Will God Forget Me?
By Lance Lee
People have debated for more than a century over who was at fault for the largest recorded tragedy in Irish history. Whether it was the lack of intervention by the British government and her refusal to implement the appropriate laws to ensure the well-being of the Irish citizens, or what some may say the inability to escape mono-agricultural society which left the Irish people dependent on a faulty crop; thus susceptible to famine. One fact remains irrefutable: Irish Catholics experienced a horrific tragedy in the 19th century.
In the book: Death Dealing Famine, Author KK reverberated the idea that prior strategies implemented by the British government had failed on several occasions throughout the book. Thus lamenting her perspective on who’s at fault for An Gorta Mor; however, I think that it is an unfortunate misconception not to examine the many factors that contributed to the travesty so that we can not minimize the societal zeitgeist which contributed to the many deaths during the potato famine.
I grew up in the Christian and Catholic church and it wasn’t until Kinealy referenced the changes that took place in Catholic Ireland during and after the Blight where I began to understand key differences from Catholicism and other denominations of Christianity. Catholicism approaches reality with more of a position of fate; whereas, Baptist, Methodist, and other denominations approach life with more of a tabula rasa view. I don’t believe that it would be “far-fetched” to assume that many Catholics in Ireland fed into the belief propagated by the Protestants that it was in God’s will that the potatoes became infected and that those who died as a result, was in their fate. However, we can almost witness the evolution of the Irish Catholics after the time of the famine: individuals who once view life as ordained began to fight back against the British government. No longer will Irish Catholics be view as weak, gullible, or complacent. While borrowing the inspiration of the Black nationalist movement which began in the 1920’s and the civil rights movement of the 50’s and 60’s, and Black Power movement of to follow, the Irish evolved from downtrodden a la resistance less than 100 years after the potato famine.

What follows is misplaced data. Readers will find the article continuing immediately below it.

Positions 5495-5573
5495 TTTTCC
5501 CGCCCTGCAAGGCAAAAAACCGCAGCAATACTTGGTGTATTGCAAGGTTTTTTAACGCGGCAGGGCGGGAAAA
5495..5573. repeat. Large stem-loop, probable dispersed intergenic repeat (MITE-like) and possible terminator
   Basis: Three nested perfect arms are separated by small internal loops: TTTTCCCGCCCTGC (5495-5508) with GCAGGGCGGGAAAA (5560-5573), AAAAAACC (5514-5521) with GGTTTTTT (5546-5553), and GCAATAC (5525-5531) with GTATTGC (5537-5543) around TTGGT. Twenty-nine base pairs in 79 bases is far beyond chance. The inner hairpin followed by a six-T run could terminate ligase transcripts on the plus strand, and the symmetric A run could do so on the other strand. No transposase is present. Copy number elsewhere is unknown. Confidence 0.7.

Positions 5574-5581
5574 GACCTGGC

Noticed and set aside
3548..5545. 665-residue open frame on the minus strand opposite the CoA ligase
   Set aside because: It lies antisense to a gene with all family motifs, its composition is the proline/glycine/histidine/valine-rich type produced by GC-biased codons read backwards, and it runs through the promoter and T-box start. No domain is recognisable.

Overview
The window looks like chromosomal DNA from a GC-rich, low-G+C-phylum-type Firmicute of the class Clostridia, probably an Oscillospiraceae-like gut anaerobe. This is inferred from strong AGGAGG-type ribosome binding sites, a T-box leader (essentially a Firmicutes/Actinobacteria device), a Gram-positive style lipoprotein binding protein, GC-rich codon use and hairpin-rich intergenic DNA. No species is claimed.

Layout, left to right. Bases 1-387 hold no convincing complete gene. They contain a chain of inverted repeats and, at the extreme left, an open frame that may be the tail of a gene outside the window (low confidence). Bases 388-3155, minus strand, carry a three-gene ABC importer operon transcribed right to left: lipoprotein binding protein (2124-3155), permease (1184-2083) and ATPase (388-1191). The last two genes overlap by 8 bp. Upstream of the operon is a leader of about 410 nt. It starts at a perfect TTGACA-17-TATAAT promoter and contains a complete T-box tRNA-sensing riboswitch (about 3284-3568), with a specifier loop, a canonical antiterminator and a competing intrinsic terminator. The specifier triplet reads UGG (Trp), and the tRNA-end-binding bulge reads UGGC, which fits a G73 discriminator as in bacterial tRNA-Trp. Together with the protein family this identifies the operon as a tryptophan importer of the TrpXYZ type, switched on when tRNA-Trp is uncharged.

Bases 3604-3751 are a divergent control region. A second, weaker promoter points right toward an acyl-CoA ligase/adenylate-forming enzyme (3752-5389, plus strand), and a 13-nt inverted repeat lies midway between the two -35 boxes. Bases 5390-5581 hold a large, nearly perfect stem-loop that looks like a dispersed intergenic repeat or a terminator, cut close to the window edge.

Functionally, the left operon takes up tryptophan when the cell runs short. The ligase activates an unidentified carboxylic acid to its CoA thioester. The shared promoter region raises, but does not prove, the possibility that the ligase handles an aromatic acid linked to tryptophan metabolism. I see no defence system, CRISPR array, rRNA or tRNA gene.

One begins to wonder, how many millions more would have perished under British rule if it were not for the English transgressions during the famine? Many scholars have categorized the events during the An Gorta Mor as a genocide. But when I compare the potato famine with tragedies such as the Trail of Tears, and genocides of the Albanians and Kurds, differences arise. Genocide includes the targeted attempt to exterminate a nation based on their ethnicity, race or religious beliefs. Even though the British parliament’s policy failures can be construed as purposeful neglect which contributed to the emigration and death of several million Irish citizens, I have yet to come across literature which suggest that the British army partook in mass or subtle execution of Irish Catholics between 1845–1852. I do believe that the British government’s inaction is consistent with the actions of countries who partake in “Ethnic Cleansing” which is defined by Britannica as:
“The attempt to create ethnically homogeneous geographic areas through the deportation or forcible displacement of persons belonging to particular ethnic groups. Ethnic cleansing sometimes involves the removal of all physical vestiges of the targeted group through the destruction of monuments, cemeteries, and houses of worship.”
This practice was made evident with the introduction of the penal laws in 1690 (19) which essentially established the genesis for systematically oppressing the Irish Catholics on their land rendering them voiceless, powerless, and without representation. Kinealy references the condescending nature in which the British regarded the Irish in the book, Death-Dealing Famine.
As I read literature about An Gorta Mor, slavery, the rape of Nankin, the Holocaus and other tragic events, it’s not hard to understand the perspective taken by many atheists when arguing against the presence of a divine being, and I often use the fishbowl concept as a close analogy to best explain the discrepancy of mankind: If you have ever been to an aquarium or owned a fish tank, You take care of the fish, feed the fish and make sure that your fish are in a conducive environment. Sometimes the fish may turn on one another, sometimes they may kill or hurt other fish in the tank. These actions sadden you like, God is saddened to see his fish hurt one another, but our free will is diminished when a higher power interject in every dangerous scenario, how then would we learn, decipher, or ever care to tell the difference between right and wrong if divine intervention will save us from or discretions. Just like all of the aforementioned tragedies, man also had his fingerprint on the potato famine.
Man is judged by his ability to help his fellow man during disastrous times, given that the potato famine, which millions depended on for food, nourishment, and commerce went sour, Britain’s inability to retain Peel and corn laws or provided adequate protection to the poor, rendered them a failure.